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on 3 June 2010
I read this book in a day - talk about a page turner.

John Suchet describes how he has effectively lost his beloved wife Bonnie to dementia. He relates this incredibly personal, beautiful and ultimately tragic love story so eloquently, I confess I found the tears flowing more than once.

And I am a hardened journalist!

He is astonishingly honest about his own perceived failings, both personal and professional, pretty hard on himself at times actually.

I hope the book will bring comfort to others whose loved ones have dementia. This very personal memoir exposes the uniquely cruel nature of the disease. It can mean the worst kind of bereavement for loved ones who find the person they knew has gone forever, although their physical presence remains.

Thankfully I have no personal experience of this but the book brings to life the devastation, heartbreak and daily frustration of such a bleak and hopeless situation, for there is no hope of recovery. And the journey cannot be shared because the sufferer is oblivious to their decline.

My only reservation about the book is that sadly, I didn't really feel I knew Bonnie after reading it. John Suchet tells us she is the love of his life, that before her illness they never had a cross word, that they had a passionate time between the sheets and that she was a supportive wife.

He proudly tells us of her Grace Kelly/Lee Remick, blonde good looks (which we can see from all the stunning photos of her). But he doesn't give us too much insight into her personality or character before dementia took hold. I would have liked to have got to know her better as she was in her sparkling prime.

I was left feeling desperately sad and sorry for the Bonnie who is gone. She was a loving wife, mother and grandmother. Her wonderful life, her relationships as she knew them, her spirit and essence have been stolen from her by dementia.

She now lives in a home, where she gets the full time care she needs and John visits her every week.

It is a love story with a tragic ending for Bonnie and John. But I hope he takes comfort from treasured memories of all the happy years he shared with the love of his life. For it was clearly the kind of love that very few people are lucky enough to ever experience in a lifetime.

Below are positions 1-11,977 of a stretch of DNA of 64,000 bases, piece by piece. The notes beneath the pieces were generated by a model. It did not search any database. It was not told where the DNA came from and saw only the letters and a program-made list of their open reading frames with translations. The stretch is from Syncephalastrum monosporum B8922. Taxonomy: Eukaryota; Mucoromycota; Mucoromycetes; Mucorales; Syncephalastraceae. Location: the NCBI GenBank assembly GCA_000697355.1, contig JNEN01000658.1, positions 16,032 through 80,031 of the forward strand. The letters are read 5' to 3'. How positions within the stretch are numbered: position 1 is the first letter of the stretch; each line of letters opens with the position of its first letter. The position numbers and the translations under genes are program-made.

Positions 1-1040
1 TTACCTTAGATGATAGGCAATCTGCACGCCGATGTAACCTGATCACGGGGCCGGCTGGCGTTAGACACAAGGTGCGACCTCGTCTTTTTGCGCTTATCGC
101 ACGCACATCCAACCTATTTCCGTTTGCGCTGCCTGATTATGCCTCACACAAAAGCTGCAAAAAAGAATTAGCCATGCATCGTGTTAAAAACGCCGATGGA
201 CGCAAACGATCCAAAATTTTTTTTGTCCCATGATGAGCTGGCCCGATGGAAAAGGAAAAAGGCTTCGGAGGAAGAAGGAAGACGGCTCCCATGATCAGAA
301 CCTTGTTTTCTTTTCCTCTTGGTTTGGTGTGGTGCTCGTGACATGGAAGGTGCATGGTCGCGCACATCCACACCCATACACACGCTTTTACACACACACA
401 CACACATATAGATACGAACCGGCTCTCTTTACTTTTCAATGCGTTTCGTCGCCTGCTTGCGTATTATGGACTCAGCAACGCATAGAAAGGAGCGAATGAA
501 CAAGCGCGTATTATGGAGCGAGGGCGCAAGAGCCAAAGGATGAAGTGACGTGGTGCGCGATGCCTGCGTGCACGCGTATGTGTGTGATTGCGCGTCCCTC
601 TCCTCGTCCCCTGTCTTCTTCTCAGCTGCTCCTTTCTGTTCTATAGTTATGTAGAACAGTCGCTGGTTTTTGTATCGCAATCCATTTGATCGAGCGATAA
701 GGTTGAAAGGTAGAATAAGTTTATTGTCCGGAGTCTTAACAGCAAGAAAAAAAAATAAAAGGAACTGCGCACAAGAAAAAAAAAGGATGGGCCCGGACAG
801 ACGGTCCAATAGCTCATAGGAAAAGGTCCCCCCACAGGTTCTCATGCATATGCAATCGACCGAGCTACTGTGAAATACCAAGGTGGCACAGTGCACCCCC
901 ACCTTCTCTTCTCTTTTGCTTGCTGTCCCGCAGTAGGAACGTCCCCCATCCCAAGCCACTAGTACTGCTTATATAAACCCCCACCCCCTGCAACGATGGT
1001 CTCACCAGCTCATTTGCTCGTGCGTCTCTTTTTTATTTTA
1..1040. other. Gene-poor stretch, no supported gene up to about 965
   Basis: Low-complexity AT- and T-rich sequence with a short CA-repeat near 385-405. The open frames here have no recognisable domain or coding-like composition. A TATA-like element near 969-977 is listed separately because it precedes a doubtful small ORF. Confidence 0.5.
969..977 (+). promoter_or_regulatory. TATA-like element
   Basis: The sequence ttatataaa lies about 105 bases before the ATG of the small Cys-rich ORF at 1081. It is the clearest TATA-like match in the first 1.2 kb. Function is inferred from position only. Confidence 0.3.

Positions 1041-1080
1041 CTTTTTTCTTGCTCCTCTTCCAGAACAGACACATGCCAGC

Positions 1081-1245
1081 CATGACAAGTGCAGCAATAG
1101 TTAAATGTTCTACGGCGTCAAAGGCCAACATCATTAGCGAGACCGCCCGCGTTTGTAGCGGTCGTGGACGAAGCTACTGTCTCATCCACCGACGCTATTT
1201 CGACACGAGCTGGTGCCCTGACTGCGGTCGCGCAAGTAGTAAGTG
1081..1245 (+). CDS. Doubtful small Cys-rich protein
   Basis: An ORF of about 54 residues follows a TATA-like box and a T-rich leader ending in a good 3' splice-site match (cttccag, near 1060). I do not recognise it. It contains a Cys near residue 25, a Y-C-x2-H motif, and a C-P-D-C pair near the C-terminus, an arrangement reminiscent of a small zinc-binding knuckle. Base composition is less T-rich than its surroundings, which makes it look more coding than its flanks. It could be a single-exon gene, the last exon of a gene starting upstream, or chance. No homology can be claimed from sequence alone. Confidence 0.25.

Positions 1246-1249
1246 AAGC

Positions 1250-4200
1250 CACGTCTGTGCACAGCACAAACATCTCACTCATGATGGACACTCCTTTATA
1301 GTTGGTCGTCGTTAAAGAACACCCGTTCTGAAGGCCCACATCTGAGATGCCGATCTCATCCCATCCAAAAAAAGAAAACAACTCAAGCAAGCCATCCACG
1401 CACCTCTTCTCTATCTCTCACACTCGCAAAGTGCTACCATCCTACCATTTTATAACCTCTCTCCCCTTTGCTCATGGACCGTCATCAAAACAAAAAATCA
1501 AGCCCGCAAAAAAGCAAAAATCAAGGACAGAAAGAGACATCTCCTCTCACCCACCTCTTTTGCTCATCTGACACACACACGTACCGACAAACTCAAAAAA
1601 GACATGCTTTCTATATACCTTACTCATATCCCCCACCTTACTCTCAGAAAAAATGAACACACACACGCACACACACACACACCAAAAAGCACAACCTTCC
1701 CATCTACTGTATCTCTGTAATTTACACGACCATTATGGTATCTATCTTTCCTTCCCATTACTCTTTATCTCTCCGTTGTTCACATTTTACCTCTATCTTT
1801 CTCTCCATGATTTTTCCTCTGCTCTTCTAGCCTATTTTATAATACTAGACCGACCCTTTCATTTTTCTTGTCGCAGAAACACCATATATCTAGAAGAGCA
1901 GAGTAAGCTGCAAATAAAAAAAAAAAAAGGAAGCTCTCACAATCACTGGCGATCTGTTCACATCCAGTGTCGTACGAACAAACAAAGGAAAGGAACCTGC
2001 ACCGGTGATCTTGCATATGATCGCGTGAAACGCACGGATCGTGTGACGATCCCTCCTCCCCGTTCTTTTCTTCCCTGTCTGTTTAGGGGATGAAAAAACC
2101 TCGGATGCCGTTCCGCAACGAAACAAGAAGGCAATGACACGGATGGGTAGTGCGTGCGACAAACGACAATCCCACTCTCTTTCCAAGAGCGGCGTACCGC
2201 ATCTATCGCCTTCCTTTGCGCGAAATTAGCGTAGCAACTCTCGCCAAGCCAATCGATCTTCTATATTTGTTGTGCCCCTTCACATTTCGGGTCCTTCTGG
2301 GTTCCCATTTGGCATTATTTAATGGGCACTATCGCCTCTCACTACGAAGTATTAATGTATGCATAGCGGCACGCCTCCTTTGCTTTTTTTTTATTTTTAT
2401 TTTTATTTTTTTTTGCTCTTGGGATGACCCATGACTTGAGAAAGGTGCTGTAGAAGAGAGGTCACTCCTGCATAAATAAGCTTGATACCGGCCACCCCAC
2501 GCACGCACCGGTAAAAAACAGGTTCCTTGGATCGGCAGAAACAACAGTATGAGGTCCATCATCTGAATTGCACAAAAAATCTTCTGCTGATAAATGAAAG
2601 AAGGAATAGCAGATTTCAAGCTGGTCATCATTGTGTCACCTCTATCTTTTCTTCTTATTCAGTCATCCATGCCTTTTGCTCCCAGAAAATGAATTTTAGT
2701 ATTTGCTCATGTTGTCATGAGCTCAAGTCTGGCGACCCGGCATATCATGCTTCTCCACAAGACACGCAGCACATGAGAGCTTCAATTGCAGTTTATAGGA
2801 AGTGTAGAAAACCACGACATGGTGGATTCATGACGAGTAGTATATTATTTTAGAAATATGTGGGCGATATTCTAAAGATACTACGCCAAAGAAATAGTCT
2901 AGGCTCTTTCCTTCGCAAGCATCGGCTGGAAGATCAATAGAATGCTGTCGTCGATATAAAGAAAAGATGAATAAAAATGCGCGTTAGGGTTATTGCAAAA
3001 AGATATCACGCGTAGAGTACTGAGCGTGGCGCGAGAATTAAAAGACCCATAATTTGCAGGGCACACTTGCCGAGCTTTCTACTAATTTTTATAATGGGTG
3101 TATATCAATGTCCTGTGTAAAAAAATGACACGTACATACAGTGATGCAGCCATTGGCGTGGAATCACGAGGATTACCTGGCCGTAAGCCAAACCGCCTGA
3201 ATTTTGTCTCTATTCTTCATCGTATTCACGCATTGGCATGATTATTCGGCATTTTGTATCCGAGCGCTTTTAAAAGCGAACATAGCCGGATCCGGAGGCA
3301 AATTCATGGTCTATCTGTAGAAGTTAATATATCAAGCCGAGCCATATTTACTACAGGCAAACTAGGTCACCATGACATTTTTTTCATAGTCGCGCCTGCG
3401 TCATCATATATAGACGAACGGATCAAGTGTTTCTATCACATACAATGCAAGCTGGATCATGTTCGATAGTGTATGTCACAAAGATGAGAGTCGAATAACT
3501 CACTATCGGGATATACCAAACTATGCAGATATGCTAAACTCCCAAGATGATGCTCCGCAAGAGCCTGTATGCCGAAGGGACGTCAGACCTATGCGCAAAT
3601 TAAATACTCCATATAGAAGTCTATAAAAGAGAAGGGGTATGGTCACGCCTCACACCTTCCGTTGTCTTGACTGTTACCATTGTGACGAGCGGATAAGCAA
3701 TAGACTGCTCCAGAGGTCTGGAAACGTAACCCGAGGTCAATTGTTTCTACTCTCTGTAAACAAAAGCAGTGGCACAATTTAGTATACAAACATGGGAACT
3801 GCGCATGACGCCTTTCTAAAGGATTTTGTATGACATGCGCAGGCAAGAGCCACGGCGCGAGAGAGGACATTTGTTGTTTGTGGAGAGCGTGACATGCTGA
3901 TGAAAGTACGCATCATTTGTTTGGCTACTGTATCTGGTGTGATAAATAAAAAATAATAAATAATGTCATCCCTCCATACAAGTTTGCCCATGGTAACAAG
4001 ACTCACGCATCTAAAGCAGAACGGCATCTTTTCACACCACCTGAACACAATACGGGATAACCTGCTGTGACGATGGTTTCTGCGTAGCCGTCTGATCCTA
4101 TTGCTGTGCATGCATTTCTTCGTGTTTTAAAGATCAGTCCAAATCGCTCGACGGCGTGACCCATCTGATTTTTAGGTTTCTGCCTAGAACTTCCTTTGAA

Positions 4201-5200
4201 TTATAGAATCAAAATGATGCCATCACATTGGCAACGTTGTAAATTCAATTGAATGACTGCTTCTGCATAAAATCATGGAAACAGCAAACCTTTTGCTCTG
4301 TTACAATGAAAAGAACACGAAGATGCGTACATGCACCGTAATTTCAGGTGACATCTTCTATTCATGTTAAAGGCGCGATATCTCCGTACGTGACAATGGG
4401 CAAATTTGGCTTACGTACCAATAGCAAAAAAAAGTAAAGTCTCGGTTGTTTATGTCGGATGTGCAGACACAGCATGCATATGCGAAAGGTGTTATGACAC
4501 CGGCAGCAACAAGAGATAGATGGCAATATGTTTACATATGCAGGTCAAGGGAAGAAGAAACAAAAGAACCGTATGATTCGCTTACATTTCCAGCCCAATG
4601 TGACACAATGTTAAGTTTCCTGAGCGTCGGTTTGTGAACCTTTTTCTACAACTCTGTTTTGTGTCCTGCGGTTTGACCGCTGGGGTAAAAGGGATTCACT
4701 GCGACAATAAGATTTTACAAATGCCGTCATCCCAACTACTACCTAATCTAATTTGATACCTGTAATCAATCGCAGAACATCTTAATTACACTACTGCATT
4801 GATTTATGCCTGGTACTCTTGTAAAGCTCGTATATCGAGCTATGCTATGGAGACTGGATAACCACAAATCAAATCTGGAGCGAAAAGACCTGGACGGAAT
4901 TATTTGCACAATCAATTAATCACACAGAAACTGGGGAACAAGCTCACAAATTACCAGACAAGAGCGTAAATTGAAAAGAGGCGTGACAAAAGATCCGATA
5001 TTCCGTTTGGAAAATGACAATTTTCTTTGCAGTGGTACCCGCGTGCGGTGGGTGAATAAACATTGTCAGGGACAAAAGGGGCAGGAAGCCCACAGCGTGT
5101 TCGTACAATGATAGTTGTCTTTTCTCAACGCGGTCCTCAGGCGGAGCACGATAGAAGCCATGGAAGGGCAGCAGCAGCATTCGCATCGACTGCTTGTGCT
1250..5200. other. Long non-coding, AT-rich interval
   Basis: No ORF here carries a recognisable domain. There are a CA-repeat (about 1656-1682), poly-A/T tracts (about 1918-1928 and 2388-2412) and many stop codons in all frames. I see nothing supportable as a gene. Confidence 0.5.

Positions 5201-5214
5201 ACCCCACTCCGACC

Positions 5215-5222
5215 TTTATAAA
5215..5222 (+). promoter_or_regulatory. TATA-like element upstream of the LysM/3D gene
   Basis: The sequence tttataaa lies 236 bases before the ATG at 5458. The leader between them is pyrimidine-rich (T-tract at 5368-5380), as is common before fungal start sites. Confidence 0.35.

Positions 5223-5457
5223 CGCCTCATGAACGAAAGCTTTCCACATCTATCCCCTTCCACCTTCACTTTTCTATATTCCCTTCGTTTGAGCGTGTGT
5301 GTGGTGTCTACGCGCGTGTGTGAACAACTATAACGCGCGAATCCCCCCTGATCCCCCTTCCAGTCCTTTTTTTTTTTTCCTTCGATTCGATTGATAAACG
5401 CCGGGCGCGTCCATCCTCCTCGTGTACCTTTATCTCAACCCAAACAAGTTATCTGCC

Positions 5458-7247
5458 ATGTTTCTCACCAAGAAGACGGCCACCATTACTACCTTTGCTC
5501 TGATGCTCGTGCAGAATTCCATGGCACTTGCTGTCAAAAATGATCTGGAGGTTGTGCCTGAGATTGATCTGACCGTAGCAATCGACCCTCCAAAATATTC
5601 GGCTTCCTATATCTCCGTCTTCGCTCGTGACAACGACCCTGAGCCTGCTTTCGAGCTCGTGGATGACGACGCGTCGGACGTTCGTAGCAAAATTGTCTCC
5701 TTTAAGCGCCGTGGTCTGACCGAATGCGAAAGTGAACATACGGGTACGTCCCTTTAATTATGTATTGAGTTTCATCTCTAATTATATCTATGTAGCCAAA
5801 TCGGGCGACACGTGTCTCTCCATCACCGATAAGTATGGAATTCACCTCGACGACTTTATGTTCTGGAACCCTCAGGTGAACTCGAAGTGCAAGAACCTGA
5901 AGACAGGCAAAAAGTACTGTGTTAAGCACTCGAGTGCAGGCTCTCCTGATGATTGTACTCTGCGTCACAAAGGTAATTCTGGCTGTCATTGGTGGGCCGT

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on 16 February 2012
This is a hard book to read, but worth sticking with. Davids honesty does him no favours in the early pages and he becomes a hard man to like or respect; he is revealled intially as a man who excommunicated his parents allegedly at the insistance of his wife who he then cheated on, when he committed adultery with a neighbour (the Bonnie of the title) He makes himself even less likable when he then leaves his wife and children for his new love, revelling in the freedom abandoning his children gives him.However, his devotion and care for 'his Bonnie' as she slides further into dementia are touching.
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on 8 June 2010
I agree with the previous review. This book is one of those that you simply can't put down. Reading the story of how Bonnie went from the love of John's life to being a different person altogether is simply heartbreaking. Despite the tragedy, John manages to narrate a tale which is full of humour (I laughed out loud on many occasions), whilst providing the reader with a deeply emotional account of how dementia effects, not only the sufferer, but the carer too.

Bonnie was clearly a wonderful wife and the heartbreak is made all the stronger given that John is still able to see her every day. But the person John visits is no longer his Bonnie. This book should provide solace and comfort to anyone who has been exposed to the same decisions John has faced. I wish John well.
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on 21 June 2010
I started this book at just after 10pm, tucked up in bed to read a chapter or two. I put it down around 4am, having been unable to put it down and having read it from start to finish. Despite knowing the end, I couldn't bear to leave it and have to step back into the mix of profound sorrow and joy so eloquently described. Very few people have the privilege of loving and being loved so deeply and completely as John and Bonnie so clearly did (and do still, at least in John's case) and they would have rightly expected it to end only in death. The pain of this living death oozes from the pages and one can only grieve with John for his constant reminder of loss and admire his courage in stepping forward into life.

Essential reading for anyone who knows anyone with, or living with, dementia and a clarion call for proper, informed care for sufferers and their carers.